Twenty-something Alan (Gleeson) is down on his luck. Stood up at the altar and recently fired from his banking job, he finds himself working with his mother as a part-time tourist advisor ...
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Twenty-something Alan (Gleeson) is down on his luck. Stood up at the altar and recently fired from his banking job, he finds himself working with his mother as a part-time tourist advisor at Dublin Airport. It's there he comes face to face with first love Alice (Paré), stuck on standby for a flight home to New York. Their summer romance ended eight years previously with Alan promising to return to the US one day. He never did, and they haven't spoken since. Seizing his chance, Alan convinces a reluctant Alice to stay one more night in Dublin. Over the course of an unforgettable evening, they may just realise that they are more compatible than ever. But time is running out on this brief encounter. When does an unexpected second chance, become the one you've always been looking for?Written by
Alan is at a bit of a low point in his life. He was jilted at the altar, he works in Tourist Information at Dublin Airport – with his mum - and he still lives with his divorced father. He is in a band that is so unsuccessful that they are considering giving up music altogether and just being a Weddings band.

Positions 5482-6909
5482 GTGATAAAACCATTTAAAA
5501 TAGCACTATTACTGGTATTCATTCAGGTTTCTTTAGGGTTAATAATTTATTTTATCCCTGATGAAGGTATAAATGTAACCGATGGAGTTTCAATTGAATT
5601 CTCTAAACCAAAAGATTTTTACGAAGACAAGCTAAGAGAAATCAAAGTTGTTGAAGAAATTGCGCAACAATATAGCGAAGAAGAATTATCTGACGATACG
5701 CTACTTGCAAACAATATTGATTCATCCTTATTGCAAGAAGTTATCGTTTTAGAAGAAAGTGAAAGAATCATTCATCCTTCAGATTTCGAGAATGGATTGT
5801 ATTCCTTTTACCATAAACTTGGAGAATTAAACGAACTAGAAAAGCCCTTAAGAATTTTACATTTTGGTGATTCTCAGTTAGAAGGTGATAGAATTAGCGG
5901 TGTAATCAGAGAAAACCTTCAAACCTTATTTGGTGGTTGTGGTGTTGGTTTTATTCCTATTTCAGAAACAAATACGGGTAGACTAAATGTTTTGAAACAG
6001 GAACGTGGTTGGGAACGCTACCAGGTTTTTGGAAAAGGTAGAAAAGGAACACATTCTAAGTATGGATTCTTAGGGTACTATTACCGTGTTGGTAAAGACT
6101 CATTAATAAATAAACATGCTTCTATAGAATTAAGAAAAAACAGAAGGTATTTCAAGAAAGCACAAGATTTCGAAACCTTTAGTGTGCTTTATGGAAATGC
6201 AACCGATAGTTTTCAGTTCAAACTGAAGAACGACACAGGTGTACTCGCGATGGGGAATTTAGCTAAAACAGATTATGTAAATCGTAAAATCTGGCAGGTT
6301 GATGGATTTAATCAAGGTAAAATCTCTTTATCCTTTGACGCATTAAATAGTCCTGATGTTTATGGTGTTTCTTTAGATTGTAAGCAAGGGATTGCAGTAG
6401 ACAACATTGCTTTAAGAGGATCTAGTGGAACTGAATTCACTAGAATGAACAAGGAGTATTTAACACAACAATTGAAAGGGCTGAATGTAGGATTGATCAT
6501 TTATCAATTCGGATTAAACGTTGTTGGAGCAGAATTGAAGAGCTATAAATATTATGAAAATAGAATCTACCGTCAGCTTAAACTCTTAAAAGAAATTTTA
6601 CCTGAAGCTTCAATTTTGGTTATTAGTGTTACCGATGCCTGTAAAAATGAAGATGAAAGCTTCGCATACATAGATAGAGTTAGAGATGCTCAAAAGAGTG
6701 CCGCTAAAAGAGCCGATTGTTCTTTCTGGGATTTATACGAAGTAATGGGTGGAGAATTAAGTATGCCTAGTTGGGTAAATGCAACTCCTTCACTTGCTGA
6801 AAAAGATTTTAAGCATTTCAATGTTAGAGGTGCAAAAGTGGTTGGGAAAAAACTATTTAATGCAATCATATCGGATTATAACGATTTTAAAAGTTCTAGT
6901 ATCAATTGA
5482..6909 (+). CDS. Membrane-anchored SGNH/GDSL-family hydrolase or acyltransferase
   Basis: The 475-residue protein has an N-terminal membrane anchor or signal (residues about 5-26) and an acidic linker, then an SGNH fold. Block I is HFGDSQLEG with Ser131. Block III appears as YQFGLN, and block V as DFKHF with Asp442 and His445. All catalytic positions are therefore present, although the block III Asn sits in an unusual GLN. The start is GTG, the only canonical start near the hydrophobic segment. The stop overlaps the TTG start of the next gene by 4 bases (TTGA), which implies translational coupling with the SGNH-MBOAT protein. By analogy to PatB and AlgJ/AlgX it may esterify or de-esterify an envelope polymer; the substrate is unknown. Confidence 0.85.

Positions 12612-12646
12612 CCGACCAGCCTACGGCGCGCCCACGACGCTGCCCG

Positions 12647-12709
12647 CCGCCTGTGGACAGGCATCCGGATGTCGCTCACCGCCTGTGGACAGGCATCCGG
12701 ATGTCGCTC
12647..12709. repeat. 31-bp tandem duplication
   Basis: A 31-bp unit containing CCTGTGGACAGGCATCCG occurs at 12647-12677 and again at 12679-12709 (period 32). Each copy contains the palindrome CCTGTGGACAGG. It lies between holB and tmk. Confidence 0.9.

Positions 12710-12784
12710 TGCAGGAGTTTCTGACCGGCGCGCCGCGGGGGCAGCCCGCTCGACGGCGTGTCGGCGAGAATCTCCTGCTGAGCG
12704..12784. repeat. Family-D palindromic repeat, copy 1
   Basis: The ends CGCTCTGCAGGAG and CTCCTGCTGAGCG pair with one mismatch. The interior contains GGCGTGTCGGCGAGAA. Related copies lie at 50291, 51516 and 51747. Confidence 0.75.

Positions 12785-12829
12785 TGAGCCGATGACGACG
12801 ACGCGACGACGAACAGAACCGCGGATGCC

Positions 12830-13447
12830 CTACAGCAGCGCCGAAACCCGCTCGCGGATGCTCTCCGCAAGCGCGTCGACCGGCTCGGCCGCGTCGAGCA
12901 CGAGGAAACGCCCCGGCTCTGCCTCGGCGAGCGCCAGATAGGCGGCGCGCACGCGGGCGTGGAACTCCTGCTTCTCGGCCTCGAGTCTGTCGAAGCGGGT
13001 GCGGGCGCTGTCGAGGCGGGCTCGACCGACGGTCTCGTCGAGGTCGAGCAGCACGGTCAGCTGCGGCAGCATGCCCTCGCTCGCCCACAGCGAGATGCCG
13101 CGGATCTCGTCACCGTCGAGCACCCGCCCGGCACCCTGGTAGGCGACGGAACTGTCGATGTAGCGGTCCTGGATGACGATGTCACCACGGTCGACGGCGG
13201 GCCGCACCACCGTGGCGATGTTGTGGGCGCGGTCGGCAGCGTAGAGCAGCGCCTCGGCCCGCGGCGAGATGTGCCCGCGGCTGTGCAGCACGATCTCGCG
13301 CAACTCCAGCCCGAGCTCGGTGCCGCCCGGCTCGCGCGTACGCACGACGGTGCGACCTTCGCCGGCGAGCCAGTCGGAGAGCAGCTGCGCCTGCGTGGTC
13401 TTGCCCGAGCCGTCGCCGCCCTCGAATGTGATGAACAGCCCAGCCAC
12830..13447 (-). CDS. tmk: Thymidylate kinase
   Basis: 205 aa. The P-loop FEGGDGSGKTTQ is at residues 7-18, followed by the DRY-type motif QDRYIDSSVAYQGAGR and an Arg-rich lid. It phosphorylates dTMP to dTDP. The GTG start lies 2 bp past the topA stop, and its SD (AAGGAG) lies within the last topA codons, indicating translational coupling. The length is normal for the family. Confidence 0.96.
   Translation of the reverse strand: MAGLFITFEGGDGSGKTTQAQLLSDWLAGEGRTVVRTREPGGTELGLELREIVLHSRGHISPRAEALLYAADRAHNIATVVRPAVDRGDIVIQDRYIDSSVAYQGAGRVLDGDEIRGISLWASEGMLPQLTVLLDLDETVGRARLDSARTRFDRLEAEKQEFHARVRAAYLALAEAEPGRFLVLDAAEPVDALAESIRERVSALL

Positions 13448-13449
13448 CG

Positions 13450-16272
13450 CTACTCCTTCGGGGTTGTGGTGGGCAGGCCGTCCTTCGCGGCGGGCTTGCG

Then on Valentine's Day a beautiful American rocks up to his desk looking for a hotel as her flight to the Big Apple has been held up and she is now on a stand by for the next flight home. He has always held a soft spot for her and so chances his arm and invites her out for a 'night to remember' in the fair city of Dublin.
Now this ticks all the boxes in terms of plot ingredients and we have a very inclusive night of entertainment with as much thrown into the mix as is humanly possible- to say what that is though would spoil all the surprises. There are quite a few laughs here but some are a tad too bleedin' obvious and haters of stereo types will point at the far too many on show here making this a bit of a cliché central. However, it is still a really nice film and Brian Gleeson (son of Brendan) is really likable as the down at luck Alan. His muse in the shape of Jessica Pare ('Mad Men') is both enchanting and vulnerable in equal measure. I really like Dublin and as a backdrop it works really well, but this keeps itself firmly in the realm of rom com, so if you like that you will not be disappointed; if you yearn for gritty realism and despise clichés then do not even consider this one – I for one quite enjoyed it.
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